Patrick Charland is sitting in his office.

Patrick Charland is Professor of Didactics at UQAM.

Photo: Radio-Canada

Academic success is still difficult to measure. The researchers received comments sent to the Ministry of Education and Higher Education by various school service centers. In order to obtain them, they had to request access to information. In the second phase of the study, these data will be analyzed.

In the absence of uniform ministerial tests for two years, it will be difficult to compare. The ministry’s examinations were canceled for absolutely legitimate reasons, but as a researcher, I would like to have this data to get an idea of ​​the real impact of this pandemic on student education.says Patrick Charland.

With a pandemic, parents receive only two testimonials instead of three, which represents a loss of benchmarks for their child’s academic achievement. Many teachers acknowledge that assessments have been adapted to what they have learned.

As for the work of teachers, even though it is very demanding, I am sure that we have delivered the goods […]. We have given them the essentials they need to learn. Now I have a lot of doubts at the reception … Students who have difficulties have the impression that we are losing more of them.believes Isabelle Bouchard, a science teacher.

Isabelle Bouchard in class.

Isabelle Bouchard teaches science at Monseigneur-A.-M.-Parent High School.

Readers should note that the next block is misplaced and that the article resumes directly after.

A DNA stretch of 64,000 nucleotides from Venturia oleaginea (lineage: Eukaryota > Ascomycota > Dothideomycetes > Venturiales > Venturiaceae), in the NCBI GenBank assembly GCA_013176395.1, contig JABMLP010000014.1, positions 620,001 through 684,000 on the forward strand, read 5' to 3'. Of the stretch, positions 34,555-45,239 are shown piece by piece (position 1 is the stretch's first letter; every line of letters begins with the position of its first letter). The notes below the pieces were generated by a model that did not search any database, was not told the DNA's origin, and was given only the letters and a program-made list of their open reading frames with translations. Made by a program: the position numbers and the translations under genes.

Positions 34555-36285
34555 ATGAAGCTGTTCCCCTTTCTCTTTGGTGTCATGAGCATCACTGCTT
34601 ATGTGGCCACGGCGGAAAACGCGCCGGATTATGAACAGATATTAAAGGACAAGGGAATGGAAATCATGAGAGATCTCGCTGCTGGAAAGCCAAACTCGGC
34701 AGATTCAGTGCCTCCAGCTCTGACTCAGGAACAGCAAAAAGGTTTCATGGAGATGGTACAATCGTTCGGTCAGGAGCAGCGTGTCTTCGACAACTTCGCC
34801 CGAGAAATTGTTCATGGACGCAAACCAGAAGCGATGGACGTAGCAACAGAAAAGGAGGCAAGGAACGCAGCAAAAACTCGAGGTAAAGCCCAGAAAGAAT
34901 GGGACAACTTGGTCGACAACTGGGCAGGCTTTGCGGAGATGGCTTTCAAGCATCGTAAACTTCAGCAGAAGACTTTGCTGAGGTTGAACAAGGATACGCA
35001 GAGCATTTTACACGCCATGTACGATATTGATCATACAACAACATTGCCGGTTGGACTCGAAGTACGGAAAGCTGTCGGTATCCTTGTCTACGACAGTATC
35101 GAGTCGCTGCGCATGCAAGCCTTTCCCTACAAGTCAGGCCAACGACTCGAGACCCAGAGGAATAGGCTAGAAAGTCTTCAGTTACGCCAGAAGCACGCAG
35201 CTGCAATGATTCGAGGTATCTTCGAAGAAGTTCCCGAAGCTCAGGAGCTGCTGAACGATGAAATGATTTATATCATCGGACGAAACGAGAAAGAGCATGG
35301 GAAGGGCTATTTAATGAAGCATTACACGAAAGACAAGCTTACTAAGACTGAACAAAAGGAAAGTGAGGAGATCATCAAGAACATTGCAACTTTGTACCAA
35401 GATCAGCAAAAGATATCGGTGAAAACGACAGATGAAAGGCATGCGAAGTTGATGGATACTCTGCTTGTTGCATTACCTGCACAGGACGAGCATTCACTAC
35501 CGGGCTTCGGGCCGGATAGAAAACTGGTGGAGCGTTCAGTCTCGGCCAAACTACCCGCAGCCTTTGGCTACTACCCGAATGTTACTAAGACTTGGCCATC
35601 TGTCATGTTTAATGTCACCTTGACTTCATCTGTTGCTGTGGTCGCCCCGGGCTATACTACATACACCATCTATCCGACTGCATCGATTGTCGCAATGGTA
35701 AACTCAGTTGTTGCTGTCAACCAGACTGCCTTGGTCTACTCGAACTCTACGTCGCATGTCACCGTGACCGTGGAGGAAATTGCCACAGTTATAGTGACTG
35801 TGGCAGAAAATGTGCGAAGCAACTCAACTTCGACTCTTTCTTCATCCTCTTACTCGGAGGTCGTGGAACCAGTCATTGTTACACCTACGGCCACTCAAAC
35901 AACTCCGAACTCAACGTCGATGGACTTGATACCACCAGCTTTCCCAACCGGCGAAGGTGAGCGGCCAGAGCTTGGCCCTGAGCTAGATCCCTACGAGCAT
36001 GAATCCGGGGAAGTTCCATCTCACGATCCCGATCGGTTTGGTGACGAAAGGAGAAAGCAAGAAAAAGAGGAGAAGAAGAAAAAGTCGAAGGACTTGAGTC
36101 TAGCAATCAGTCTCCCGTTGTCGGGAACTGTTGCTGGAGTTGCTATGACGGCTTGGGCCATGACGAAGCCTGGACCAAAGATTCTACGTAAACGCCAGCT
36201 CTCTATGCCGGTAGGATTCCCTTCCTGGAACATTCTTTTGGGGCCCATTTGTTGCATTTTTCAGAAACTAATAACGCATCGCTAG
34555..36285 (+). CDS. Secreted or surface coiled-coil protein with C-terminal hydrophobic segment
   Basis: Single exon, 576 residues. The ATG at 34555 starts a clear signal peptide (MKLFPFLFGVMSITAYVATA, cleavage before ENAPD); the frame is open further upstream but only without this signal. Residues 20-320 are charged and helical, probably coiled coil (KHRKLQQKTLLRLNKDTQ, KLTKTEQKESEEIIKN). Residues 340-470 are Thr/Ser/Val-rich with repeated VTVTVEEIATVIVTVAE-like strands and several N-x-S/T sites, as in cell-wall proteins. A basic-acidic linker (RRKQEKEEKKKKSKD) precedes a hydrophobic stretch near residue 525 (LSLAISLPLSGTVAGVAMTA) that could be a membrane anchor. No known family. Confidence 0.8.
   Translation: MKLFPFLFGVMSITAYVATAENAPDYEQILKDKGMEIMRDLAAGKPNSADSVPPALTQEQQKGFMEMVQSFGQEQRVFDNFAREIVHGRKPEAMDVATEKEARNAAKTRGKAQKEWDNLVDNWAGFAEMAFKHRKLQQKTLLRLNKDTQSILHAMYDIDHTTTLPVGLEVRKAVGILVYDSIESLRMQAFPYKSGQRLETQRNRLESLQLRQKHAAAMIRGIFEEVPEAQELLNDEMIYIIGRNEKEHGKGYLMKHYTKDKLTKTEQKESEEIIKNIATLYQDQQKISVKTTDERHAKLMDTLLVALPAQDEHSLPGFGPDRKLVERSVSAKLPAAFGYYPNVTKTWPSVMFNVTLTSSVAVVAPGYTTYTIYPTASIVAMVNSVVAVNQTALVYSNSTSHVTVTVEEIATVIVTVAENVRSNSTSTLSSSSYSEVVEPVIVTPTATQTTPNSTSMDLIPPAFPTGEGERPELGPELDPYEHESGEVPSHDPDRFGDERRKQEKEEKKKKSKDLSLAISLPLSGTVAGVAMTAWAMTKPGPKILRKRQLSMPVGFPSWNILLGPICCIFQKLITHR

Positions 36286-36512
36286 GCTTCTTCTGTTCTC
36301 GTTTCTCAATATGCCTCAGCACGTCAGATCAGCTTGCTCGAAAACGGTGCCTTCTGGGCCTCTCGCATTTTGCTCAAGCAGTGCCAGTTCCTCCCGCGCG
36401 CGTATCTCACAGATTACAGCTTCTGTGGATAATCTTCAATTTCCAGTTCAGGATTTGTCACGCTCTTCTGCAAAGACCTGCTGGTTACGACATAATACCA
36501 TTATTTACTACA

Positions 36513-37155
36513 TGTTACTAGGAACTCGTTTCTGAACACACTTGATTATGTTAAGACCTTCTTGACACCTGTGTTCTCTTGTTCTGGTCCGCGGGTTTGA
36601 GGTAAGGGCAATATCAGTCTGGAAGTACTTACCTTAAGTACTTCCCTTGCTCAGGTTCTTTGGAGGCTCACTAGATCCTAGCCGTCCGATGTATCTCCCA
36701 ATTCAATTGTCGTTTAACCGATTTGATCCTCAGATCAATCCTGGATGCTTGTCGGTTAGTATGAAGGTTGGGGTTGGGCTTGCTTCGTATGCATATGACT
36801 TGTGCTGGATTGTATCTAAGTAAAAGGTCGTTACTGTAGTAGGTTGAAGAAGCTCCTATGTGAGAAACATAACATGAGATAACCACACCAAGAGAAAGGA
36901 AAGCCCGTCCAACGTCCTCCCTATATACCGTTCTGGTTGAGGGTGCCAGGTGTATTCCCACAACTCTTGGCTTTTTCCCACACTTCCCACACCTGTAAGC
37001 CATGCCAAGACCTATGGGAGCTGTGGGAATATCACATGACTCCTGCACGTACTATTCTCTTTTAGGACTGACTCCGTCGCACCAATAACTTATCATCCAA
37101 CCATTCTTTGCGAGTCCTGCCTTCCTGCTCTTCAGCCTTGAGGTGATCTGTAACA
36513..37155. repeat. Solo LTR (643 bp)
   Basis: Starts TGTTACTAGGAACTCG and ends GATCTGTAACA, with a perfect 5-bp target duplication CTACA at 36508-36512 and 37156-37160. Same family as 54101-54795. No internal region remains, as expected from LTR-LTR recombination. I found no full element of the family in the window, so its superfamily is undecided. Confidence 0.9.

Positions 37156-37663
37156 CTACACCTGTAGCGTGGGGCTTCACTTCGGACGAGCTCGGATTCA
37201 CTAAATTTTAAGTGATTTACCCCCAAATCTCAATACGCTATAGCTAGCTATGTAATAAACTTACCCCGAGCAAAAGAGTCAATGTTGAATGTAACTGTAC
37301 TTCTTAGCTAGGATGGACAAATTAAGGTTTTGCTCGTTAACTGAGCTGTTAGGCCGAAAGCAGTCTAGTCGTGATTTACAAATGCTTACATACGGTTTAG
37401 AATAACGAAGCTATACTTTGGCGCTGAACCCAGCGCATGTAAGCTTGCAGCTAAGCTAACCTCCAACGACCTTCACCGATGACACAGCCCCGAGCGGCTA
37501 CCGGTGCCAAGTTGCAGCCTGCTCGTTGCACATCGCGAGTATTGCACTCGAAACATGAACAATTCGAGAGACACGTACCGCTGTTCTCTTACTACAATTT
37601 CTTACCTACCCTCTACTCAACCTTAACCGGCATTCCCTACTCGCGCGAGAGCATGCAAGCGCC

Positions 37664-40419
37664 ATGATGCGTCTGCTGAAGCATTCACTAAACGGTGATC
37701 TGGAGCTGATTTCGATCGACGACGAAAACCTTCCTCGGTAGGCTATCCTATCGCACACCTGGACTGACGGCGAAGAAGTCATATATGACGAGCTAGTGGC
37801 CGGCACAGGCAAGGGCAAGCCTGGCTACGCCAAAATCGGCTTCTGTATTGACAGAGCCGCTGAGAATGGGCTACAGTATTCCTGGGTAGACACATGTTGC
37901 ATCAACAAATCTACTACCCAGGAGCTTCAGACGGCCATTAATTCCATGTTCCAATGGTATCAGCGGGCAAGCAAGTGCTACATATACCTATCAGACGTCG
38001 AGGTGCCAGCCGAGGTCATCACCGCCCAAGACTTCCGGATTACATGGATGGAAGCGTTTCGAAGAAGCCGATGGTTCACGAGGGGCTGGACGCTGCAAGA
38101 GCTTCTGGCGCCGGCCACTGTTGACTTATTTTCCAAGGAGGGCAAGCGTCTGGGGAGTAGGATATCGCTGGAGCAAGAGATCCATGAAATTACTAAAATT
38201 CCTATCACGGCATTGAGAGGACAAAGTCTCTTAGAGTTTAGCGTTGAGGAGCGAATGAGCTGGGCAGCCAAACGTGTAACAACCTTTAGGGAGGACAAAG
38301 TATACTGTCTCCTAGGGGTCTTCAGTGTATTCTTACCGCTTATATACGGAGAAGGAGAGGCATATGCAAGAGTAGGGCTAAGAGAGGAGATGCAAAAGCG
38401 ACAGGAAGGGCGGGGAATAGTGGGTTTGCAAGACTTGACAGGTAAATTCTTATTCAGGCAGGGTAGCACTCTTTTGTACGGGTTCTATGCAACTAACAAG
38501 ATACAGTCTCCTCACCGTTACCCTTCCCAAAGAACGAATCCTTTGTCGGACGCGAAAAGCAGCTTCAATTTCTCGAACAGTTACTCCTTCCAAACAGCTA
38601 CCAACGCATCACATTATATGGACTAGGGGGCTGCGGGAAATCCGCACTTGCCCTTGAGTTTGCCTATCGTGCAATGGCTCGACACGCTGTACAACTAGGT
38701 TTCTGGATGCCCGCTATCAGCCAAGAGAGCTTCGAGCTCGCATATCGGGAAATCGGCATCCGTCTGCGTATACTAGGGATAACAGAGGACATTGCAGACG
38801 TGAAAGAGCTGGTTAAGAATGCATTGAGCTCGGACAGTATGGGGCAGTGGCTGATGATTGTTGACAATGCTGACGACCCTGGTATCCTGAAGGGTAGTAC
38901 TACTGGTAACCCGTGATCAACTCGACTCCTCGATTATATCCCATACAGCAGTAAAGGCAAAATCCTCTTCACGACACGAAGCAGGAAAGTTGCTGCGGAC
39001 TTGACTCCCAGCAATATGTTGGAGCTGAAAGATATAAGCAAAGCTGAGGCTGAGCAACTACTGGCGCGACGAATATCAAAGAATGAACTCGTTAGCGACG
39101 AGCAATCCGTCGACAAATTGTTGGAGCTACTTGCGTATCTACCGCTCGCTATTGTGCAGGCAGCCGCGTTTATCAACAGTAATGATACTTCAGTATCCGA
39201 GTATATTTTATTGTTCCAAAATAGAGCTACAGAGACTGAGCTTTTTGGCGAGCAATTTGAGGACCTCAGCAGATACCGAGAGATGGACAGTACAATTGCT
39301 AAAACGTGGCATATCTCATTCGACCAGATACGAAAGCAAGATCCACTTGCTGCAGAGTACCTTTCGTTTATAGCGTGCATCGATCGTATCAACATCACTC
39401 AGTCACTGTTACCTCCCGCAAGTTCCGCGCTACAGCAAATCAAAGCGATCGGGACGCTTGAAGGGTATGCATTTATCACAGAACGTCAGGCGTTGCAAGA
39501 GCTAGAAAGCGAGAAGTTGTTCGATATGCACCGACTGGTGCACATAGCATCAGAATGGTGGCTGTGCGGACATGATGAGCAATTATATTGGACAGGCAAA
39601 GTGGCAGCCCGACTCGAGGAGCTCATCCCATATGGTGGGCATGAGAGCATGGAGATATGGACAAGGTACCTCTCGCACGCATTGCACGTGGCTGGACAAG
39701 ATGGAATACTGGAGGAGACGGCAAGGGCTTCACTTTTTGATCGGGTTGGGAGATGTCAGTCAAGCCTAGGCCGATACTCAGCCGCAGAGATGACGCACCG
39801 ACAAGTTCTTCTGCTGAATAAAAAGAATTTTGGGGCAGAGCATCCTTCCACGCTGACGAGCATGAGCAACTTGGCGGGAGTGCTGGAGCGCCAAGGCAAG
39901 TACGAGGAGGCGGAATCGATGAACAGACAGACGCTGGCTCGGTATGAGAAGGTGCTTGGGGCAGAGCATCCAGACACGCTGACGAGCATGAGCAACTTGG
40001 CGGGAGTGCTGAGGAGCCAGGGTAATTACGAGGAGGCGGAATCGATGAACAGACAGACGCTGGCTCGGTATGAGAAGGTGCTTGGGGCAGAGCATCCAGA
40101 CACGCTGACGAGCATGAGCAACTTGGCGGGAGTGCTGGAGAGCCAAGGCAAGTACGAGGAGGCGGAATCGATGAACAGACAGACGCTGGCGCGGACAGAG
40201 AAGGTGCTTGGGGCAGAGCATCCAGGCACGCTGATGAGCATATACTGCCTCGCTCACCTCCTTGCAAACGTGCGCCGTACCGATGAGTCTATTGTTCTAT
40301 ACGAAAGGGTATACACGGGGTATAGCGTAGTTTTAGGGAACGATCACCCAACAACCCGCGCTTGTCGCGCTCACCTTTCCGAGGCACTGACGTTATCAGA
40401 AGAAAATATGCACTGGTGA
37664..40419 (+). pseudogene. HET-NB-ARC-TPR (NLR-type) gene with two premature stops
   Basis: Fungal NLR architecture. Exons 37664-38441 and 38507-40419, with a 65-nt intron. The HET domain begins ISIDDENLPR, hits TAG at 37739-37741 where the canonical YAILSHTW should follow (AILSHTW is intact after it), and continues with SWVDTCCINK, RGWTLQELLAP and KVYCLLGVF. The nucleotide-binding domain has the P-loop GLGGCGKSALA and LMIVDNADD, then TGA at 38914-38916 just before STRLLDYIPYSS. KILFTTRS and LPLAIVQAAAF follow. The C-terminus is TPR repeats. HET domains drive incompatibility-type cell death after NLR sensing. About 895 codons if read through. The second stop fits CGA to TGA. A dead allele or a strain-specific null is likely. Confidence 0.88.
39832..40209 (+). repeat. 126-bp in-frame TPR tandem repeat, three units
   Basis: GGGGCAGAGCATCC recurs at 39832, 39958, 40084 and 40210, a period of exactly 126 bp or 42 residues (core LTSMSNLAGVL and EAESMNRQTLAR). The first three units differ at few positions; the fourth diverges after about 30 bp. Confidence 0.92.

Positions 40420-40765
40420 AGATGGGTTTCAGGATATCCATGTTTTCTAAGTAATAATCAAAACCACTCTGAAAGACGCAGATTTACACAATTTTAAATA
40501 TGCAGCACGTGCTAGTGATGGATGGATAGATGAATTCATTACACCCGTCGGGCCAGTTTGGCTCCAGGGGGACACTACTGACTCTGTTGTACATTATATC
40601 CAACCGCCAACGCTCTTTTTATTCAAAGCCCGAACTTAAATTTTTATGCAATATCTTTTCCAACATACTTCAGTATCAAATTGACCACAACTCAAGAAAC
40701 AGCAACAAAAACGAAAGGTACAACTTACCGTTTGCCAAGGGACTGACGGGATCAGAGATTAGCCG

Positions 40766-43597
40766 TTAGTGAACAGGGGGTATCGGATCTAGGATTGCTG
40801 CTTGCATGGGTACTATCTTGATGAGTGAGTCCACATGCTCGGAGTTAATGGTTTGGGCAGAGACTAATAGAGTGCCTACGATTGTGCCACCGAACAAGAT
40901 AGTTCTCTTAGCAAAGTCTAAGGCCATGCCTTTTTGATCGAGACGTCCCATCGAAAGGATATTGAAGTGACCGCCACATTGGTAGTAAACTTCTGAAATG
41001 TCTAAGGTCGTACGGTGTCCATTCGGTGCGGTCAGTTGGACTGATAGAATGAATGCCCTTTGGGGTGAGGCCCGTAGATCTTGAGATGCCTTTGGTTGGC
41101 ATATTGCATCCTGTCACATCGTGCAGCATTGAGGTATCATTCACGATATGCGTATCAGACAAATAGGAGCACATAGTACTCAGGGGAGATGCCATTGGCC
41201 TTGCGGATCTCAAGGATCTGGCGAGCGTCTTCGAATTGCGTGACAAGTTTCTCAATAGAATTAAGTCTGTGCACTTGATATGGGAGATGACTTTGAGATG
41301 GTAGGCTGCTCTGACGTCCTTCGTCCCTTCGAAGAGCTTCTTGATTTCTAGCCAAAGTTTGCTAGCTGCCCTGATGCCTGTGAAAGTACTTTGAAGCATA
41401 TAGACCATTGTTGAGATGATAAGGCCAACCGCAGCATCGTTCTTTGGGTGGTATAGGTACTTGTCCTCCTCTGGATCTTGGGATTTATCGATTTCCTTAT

Photo: Radio-Canada

Lessons from research

Researchers hope that ongoing studies will focus on the help and support to be given to the young people who have suffered the most from the ups and downs of education in the last two years. However, one of the authors of the study believes that it is also possible to find positive aspects.

We can also say that children and adolescents have learned other types of learning. And that learning doesn’t happen for a while; it is a complicated process. It is not just a test, a test; it is done by life experiencesJonathan Bluteau, Professor at the Department of Specialized Education and Training atUQAM.

Yes, we can assume that there will be a loss of success, but we are not convinced that this is a sacrificial generation. »

Quote from Jonathan Bluteau, co-author of the study

For Jonathan Bluteau, a crisis like the one caused by COVID-19 should be an opportunity to rethink the way we support academic success. Referring to the UK model, he would like all health and social services to be closer to school.

Jonathan Bluteau is sitting in his office.

Jonathan Bluteau is a professor in the Department of Specialized Education and Training at UQAM.

Photo: Radio-Canada

In Quebec, where are our children? They’re at school. The school is the first safety net around the child and that is where we should find services! concludes this trained psychopedagogue.

Patrick Charland, like his colleague, hopes that the portrait drawn by their study will make it possible to better meet the needs caused by the interruption at the beginning of the pandemic. This ruling could affect the school systems of several countries for several years to come.